I'm starting to see how this goes. First you just want to do one little thing (which is very simple) and pretty soon you have an internet connected Arduino that you monitor using your Droid. Addictive isn't it? I think I'm going to like this. My silly little $30 timer/relay project could cost hundreds and cause much enlightenment.

@floresta We get it. It says without delay, but the point is having a delay without depending on delay(). Also, blinking without a delay wouldn't even be blinking at all. In my opinion, it's a matter of opinion :D

@WizenedEE That was an awesome connotation ;)

@Bill_of_the_Midwest Yes, that's the idea. Though you might not need to do it right now, trust me it would be good practice. In fact, ideally you should go through the examples, just to absorb those concepts and be able to imagine what you can or can't/shouldn't do, and/or how you should do it.

You might want to read and experiment with the easily available documentation. http://arduino.cc/en/Reference/Millis And try the examples provided after the explanation ("See also").

footswitch

In my opinion, delay() is cool and millis() is cool too. However, if you want to time things in seconds, and you want to do something else while you wait, like check to see if a button has been pushed, you want timers. delay() waits, millis() measures, timers time out and do things. The TimeAlarm library has timers and alarms. Alarms do things at a certain time, timers are just like oven timers, they run out and do things.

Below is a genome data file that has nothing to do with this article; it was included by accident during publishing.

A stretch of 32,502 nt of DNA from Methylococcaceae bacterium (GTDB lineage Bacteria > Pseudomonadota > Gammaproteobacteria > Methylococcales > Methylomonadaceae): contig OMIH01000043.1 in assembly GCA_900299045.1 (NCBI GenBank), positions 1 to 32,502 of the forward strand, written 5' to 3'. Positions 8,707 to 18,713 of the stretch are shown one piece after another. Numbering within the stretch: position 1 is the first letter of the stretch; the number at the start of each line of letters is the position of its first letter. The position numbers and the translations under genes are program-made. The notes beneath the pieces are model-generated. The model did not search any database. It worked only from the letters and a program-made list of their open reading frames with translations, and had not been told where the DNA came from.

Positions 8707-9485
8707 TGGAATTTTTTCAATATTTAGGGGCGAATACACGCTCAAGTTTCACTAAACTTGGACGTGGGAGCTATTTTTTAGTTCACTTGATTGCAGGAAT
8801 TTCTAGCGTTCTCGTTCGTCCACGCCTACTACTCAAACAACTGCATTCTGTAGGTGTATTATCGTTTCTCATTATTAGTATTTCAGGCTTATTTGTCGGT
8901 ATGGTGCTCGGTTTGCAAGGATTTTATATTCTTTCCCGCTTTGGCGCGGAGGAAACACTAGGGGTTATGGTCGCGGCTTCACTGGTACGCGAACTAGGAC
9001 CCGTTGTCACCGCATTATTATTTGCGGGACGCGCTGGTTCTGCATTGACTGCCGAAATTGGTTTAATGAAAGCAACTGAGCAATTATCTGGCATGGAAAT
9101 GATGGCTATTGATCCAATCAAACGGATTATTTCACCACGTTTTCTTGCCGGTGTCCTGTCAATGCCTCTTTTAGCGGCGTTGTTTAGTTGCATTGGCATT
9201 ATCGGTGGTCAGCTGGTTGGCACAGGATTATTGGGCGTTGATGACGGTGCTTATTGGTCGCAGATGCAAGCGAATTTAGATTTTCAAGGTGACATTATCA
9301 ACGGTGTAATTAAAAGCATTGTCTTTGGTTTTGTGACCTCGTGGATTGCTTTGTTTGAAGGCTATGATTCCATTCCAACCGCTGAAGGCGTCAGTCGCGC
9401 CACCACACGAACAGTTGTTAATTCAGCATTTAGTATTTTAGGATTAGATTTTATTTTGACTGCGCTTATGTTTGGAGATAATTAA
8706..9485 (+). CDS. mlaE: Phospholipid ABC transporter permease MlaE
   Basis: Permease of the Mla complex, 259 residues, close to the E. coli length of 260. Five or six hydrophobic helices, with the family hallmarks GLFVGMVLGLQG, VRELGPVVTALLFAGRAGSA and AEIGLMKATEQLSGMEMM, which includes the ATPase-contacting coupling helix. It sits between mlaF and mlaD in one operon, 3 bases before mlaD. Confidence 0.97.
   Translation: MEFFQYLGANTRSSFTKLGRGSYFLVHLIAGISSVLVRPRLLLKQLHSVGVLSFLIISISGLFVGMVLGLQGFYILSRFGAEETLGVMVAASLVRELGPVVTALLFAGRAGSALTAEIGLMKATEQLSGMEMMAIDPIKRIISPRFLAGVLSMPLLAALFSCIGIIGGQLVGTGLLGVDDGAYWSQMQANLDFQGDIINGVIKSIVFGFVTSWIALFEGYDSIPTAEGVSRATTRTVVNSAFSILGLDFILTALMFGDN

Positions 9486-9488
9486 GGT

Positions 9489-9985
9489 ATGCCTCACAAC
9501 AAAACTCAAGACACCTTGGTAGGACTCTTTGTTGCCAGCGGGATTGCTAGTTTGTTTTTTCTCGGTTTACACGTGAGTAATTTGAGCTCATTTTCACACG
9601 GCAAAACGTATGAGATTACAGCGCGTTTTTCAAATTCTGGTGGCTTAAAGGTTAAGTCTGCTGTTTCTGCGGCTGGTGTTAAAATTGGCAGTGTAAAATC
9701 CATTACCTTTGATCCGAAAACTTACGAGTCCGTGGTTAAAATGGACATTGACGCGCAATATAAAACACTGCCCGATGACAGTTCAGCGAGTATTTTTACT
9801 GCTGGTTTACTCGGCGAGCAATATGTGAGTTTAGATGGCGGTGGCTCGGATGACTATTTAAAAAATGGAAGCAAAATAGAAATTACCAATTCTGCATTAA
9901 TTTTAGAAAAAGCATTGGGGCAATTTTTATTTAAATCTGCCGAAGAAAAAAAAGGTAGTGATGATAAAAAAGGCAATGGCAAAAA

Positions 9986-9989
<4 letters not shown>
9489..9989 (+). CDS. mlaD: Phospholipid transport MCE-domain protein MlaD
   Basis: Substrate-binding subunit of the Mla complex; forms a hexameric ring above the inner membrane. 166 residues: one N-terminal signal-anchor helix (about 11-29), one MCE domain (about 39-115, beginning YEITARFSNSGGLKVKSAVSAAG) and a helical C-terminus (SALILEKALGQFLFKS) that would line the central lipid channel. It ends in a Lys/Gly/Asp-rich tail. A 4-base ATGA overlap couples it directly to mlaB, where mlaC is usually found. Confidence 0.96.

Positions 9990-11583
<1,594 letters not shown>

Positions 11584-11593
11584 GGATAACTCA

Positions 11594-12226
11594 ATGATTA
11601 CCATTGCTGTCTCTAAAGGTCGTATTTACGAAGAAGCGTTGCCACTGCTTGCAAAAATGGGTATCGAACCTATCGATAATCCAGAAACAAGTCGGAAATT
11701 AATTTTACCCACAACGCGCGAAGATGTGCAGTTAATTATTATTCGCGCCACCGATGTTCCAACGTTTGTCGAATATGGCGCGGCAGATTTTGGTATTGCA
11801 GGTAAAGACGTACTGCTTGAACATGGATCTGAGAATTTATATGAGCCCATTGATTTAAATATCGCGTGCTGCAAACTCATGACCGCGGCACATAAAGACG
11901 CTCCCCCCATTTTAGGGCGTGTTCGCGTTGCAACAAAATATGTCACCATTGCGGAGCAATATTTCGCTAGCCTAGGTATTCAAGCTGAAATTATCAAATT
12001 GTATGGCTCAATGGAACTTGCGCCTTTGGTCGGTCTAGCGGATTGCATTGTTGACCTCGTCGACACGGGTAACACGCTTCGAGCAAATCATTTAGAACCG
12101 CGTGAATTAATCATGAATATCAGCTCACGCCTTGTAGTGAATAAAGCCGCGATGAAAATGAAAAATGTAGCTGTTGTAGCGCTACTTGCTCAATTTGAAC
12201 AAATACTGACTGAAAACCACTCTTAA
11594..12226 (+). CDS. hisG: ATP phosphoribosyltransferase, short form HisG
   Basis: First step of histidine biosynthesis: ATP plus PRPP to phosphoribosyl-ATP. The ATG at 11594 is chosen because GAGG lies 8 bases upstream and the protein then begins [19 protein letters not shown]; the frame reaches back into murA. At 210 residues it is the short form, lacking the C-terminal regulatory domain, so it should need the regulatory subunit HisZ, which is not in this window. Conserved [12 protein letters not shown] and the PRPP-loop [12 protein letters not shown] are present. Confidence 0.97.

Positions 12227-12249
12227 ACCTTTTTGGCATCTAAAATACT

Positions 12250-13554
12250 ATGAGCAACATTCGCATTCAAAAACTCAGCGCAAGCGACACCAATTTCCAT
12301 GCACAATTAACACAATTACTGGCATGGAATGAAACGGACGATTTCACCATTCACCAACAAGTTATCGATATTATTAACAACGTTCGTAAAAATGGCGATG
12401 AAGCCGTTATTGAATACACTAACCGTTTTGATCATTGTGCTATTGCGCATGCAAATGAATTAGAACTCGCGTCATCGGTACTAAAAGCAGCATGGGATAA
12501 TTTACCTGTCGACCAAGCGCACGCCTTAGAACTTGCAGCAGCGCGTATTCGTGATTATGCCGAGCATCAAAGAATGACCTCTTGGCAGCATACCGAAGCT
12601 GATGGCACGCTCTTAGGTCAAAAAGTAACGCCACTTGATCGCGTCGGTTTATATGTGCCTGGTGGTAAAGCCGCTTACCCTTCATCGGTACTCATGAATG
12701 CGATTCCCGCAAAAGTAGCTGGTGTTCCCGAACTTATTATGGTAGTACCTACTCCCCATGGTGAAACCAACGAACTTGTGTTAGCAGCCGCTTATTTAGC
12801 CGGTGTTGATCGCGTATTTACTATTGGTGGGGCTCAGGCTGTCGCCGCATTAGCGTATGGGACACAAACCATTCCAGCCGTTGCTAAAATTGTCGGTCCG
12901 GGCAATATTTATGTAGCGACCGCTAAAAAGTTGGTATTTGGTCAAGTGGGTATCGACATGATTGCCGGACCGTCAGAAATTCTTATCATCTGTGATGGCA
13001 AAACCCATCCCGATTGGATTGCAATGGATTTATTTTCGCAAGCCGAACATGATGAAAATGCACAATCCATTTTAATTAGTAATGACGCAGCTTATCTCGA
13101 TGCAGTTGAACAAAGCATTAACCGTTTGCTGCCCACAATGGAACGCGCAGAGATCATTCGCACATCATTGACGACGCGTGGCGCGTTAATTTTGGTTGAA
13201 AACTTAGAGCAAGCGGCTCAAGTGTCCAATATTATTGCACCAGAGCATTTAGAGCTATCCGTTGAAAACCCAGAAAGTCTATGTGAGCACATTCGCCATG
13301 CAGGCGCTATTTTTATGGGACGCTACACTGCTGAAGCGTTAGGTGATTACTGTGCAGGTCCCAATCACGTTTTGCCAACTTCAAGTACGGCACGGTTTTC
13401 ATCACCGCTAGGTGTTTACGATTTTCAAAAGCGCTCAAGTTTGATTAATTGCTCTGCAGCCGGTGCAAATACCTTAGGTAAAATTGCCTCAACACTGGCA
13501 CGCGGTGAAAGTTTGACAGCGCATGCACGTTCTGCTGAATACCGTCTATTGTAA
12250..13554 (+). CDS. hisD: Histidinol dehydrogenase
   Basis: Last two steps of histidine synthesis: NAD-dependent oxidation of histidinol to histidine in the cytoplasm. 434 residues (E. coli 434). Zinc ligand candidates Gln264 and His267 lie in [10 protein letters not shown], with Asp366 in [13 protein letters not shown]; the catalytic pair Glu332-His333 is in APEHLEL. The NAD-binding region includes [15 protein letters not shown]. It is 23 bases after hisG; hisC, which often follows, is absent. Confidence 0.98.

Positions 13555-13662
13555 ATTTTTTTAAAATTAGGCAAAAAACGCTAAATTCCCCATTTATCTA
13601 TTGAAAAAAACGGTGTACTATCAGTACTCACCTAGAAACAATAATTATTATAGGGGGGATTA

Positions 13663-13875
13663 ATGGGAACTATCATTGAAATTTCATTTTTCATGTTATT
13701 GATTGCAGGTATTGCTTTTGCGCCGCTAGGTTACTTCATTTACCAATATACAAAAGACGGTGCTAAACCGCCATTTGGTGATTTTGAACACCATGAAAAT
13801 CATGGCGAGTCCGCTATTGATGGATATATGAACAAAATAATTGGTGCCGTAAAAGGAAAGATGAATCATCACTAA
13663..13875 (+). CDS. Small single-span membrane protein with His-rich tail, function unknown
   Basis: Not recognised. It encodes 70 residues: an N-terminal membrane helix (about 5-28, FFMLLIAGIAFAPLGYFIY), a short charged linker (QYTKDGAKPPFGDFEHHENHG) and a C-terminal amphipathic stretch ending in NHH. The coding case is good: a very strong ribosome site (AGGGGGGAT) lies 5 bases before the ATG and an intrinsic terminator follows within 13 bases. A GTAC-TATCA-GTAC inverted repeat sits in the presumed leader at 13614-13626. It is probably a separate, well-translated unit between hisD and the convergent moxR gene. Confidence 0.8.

The blink example is a really, really good beginning example. But, it shouldn't set the tone for everything you do from then on. If you want to measure something, use millis(); if you want to do nothing for a period of time, use delay(); if you want a buzzer to sound in eight minutes, use a timer; if you want something to happen every Tuesday at 07:30, use an alarm.

And, don't get hung up on semantics. A heck of a lot of people here are reading this forum in their second or third language.

You can’t just drive a tutorial directly from an arduino I/O pin.

You can’t?

Bill_of_the_Midwest: So the idea if I used millis() would be to store the value and then wait (somehow) for my 8 minutes to pass and then check millis again to see if 8 minutes in miliseconds had passed?

I really don't need to do anything else while I'm waiting. At least not right now. I just need to turn the pump on and off. But it would be nice to add a manual push button to make it run even if the time had not elapsed... and maybe have LED indicators of which point in the loop is/was.... Ikes my scope is creeping.

I'm starting to see how this goes. First you just want to do one little thing (which is very simple) and pretty soon you have an internet connected Arduino that you monitor using your Droid. Addictive isn't it? I think I'm going to like this. My silly little $30 timer/relay project could cost hundreds and cause much enlightenment.

It depends on what you mean by pretty soon. The last 10 years went by pretty quick for me.

wait (somehow) might work like this;